The  number  of microseconds to wait for a change in I/O state before
         select() times out.  See the --timeout command line option above.

       kilobyte: 1000|1024

         Use either 1000 or 1024 as the definition of  a  kilobyte.   See  the
         --kilo command line option above.

       block-size: size
         When  parsing  sizes  specified  in  terms of blocks, assume a single
         block is size bytes.  See the --block-size command line option above.

       screen-width: width

         Override  termio and assume that the screen is width characters wide.
         See the --screen-width command line option above.

       screen-width-minus-one: boolean

         Instruct bar to restrict the number of columns reported by termio  by
         one.  See the --screen-width-minus-one command line option above.

       display-twiddle: boolean

         Instruct  bar  to  turn  on/off the twirling twiddle character in the
         display.  See the --display-twiddle command line option above.

       display-title: boolean

         Instruct bar to turn on/off the title in the display.  See the --dis-
         play-title command line option above.

       display-count: boolean

         Instruct  bar  to turn on/off the data count in the display.  See the
         --display-count command line option above.

       display-count-bits: boolean

         Display the data count as bits instead of as bytes.  See  the  --dis-
         play-count-bits command line option above.

       display-throughput: boolean

         Instruct  bar to turn on/off the data throughput in the display.  See
         the --display-throughput command line option above.

       display-throughput-bits: boolean

         Display throughput as bits/sec instead  of  as  bytes/sec.   See  the
         --display-throughput-bits command line option above.

       display-time: boolean

         Instruct  bar to turn on/off the time in the display.  See the --dis-
         play-time command line option above.

       display-elapsed-only: boolean

         Force bar to display the elapsed time instead of the  eta.   See  the
         --display-elapsed-only command line option above.

       display-percent: boolean

         Instruct bar to turn on/off the percent complete in the display.  See
         the --display-percent command line option above.

       display-bar: boolean

         Instruct bar to turn on/off the progress bar in the display.  See the
         --display-bar command line option above.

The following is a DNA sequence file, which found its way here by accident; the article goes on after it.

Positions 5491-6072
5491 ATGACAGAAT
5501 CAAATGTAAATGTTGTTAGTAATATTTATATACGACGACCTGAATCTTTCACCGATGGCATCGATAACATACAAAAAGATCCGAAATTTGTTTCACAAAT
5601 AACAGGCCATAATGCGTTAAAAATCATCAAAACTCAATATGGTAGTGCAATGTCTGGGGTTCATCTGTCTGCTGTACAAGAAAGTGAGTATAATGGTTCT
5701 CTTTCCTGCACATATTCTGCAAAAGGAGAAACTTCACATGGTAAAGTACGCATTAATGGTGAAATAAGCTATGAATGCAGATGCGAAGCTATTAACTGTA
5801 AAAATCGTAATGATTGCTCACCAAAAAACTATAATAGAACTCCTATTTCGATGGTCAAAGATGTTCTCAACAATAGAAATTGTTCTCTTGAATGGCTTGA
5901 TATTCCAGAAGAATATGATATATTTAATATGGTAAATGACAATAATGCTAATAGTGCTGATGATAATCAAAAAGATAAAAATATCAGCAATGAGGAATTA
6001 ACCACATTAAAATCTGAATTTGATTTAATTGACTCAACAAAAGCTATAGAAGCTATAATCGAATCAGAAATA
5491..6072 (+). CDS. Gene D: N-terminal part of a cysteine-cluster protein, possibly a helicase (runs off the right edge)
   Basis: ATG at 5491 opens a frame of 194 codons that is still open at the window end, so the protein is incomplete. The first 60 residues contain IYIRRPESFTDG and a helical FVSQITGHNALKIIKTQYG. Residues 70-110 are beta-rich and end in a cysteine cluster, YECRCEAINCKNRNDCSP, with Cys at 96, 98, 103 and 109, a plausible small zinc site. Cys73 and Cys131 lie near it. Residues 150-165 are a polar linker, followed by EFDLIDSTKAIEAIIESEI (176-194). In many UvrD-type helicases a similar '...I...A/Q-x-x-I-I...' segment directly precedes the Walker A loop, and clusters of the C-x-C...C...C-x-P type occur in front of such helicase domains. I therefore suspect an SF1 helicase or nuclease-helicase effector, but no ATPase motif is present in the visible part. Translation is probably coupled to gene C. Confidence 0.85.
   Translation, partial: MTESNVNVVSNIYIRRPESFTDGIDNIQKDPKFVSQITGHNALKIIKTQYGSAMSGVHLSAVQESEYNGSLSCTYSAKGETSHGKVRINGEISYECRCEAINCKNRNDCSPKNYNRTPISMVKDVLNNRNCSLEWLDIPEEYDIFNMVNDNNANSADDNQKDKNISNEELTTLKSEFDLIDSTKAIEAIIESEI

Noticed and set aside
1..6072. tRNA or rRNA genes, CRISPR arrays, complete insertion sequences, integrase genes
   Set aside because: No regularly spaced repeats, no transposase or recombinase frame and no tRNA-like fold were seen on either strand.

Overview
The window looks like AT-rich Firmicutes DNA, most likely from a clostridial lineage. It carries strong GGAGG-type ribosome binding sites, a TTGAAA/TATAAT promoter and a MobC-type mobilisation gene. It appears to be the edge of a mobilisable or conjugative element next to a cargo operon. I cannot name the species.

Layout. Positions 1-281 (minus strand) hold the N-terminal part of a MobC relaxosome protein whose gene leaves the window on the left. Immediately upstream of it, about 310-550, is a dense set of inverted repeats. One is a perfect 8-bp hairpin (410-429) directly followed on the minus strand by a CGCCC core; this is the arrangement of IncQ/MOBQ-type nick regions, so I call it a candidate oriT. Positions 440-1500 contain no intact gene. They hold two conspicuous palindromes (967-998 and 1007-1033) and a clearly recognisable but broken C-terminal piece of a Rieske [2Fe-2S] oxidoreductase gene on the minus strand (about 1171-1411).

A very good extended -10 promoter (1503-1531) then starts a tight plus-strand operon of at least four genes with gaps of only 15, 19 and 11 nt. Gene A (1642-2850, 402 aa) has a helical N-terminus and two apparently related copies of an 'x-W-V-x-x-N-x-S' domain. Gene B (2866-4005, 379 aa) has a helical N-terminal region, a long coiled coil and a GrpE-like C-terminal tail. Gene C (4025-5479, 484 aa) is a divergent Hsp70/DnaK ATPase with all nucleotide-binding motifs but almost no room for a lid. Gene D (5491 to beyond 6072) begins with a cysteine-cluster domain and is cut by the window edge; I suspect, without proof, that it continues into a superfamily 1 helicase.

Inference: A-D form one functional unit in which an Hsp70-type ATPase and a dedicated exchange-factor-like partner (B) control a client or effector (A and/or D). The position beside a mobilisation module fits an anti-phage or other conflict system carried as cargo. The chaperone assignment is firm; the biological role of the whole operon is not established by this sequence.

display-summary: boolean

         Instruct  bar  to  turn on/off the summary information displayed when
         operation is complete.  See the --display-summary command line option
         above.

       info-file: infofile
         Display  the  information  contained  in infofile while copying data.
         The file infofile is a regular text file containing tidbits of infor-
         mation  broken up into sections.  Each section is separated by a line
         containing the string "@@@" by itself, with no  other  characters  on
         the line, either preceeding or following.

         When  bar  begins,  it  will  count the number of sections within the
         file.  Bar will then begin by displaying the first section of  infor-
         mation to the display before it draws the status line.  Then, period-
         ically, each of the successive sections  will  be  displayed  as  the
         progress indicator fills up.

         The  progress of the data transfer is the trigger for each successive
         display.  For instance, if your information  file  has  exactly  four
         sections to it, then the first section will be printed as bar begins,
         the second section after the data transfer hits  25%,  the  third  at
         50%, and the fourth at 75%.

         If  bar is configured to use ANSI control codes, then the screen will
         be cleared before printing a section from the information file.  Oth-
         erwise, the contents of the current screen are scolled up and off the
         screen.

       display-numeric: boolean
         Do not render the usual display, but instead display an integer  rep-
         resenting  the  percent of the transfer that is complete, one integer
         per line.  This output is suitable for piping to other programs  such
         as dialog(1) or zenity(1).  This implies that the total transfer size
         must be known by bar, either by finding the size  of  an  input  file
         directly or by using the --size command line option.

       display-wait: boolean
         Wait  for  the  first  byte of data to come through before displaying
         anything.

       display-ansi: boolean

         Instruct bar to turn on/off the use of ansi color codes in  the  dis-
         play.  See the --display-ansi command line option above.

       space-background: color

         Use  color  as  the  background  color  for  spacing  between display
         objects.  See the --space-background command line option above.

       twiddle-foreground: color
       twiddle-background: color
       twiddle-bold: boolean

         Use the specified colors for the foreground  and  background  of  the
         twiddle,  and use a bold font.  See the --twiddle-foreground, --twid-
         dle-background, and --twiddle-bold command line options above.

       title: string

         Set the title string for the display.  See the --title  command  line
         option above.

       title-foreground: color
       title-background: color
       title-bold: boolean

         Use  the  specified  colors  for the foreground and background of the
         title, and use a bold font.   See  the  --title-foreground,  --title-
         background, and --title-bold command line options above.

       count-foreground: color
       count-background: color
       count-bold: boolean

         Use  the  specified  colors  for the foreground and background of the
         data count,  and  use  a  bold  font.   See  the  --count-foreground,
         --count-background, and --count-bold command line options above.